A monthly publication by the Klang Church of Christ, containing articles written by bro. Roger D. Campbell, to help educate, edify, encourage and equip the saints of God.

I S S U E   N U M B E R :

            March 2011

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The whole world needs to hear the truth that God is love (1 John 4:8,16). Our Creator, by nature, is love. In a world filled with evil, where many people are self-centered and fail to show proper regard for others, it is great to know that God is love.

While the thought that God is love can be the source of encouragement, comfort, and assurance, there are those who misuse the great truth that God is love. For many folks, saying, “God is love” is like a magic formula that instantly removes the guilt and consequences of sin and makes everybody happy because, you see, if God is love, then He will accept everything which each person does. In reality, from a biblical standpoint, that is not the case.

Yes, God is love, but that does not mean that He loves everything that every person does. Our Lord hates all forms of lawlessness (Hebrews 1:9).

Yes, God is love, but that does not mean that men will not have to face the consequences of the mistakes that they make. The wages of sin is death (Romans 6:23), and it is still true that “whatever a man sows, that he will also reap” (Galatians 6:7).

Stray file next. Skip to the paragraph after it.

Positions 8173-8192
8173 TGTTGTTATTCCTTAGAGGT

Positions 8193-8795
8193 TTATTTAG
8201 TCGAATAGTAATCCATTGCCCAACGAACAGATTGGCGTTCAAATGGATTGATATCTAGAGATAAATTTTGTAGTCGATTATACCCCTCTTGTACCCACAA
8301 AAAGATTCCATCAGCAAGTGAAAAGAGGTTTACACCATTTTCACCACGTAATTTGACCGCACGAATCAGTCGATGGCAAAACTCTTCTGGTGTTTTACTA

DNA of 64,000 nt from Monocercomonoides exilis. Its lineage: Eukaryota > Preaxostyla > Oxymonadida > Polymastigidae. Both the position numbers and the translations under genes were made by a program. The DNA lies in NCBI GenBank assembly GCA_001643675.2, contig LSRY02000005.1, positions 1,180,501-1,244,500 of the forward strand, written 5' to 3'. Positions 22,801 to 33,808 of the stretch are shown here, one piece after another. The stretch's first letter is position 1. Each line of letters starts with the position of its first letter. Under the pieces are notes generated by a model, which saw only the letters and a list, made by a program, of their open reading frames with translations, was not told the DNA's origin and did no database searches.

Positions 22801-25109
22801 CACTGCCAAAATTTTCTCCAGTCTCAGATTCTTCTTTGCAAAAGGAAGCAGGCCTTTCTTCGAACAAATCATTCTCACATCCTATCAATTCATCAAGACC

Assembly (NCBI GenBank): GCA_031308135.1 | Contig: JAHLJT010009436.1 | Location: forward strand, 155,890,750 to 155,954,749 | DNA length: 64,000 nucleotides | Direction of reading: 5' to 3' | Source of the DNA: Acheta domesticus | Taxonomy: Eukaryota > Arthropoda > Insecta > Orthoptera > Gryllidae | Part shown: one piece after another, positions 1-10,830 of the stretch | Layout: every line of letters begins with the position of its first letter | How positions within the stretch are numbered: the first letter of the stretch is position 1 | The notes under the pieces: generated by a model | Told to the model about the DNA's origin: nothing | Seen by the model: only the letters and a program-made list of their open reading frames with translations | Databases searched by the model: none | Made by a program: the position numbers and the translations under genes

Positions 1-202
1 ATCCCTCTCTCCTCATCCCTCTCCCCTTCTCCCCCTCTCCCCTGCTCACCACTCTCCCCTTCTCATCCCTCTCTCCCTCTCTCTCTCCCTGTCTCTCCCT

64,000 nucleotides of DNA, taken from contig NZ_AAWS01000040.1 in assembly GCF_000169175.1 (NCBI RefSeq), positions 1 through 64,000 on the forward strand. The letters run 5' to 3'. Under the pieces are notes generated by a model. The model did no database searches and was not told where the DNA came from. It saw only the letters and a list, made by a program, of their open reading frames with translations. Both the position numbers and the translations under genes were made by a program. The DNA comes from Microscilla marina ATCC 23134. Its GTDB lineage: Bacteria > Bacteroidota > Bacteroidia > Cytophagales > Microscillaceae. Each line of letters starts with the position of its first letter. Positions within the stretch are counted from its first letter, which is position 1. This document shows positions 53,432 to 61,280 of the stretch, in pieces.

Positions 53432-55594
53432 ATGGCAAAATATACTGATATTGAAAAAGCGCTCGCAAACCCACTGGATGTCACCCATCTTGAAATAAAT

Yes, God is love, but that does not mean that all people will be saved. Are you sure? Yes, sir. Jesus declared that some will go into “everlasting punishment” (Matthew 25:46). In fact, He said that “many” are traveling the path that leads to destruction (Matthew 7:13).

Yes, God is love, but that does not mean that He will not hold humans accountable if they rebel against His will. Those who do not obey the gospel “shall be punished with everlasting destruction from the presence of the Lord” (2 Thessalonians 1:8).

Yes, God is love, but that does not mean that He accepts false religious messages. The devil’s fatal appeal is that, because God is love, then He counts all religious teaching as good. In fact, those who pervert the gospel of the Christ stand accursed (Galatians 1:6-8). God’s word plainly shows that false teachers are headed to destruction (2 Peter 2:1,2). So, while God is love, that does not mean that false teachers can hide behind God’s banner of love and not be held accountable for what they say.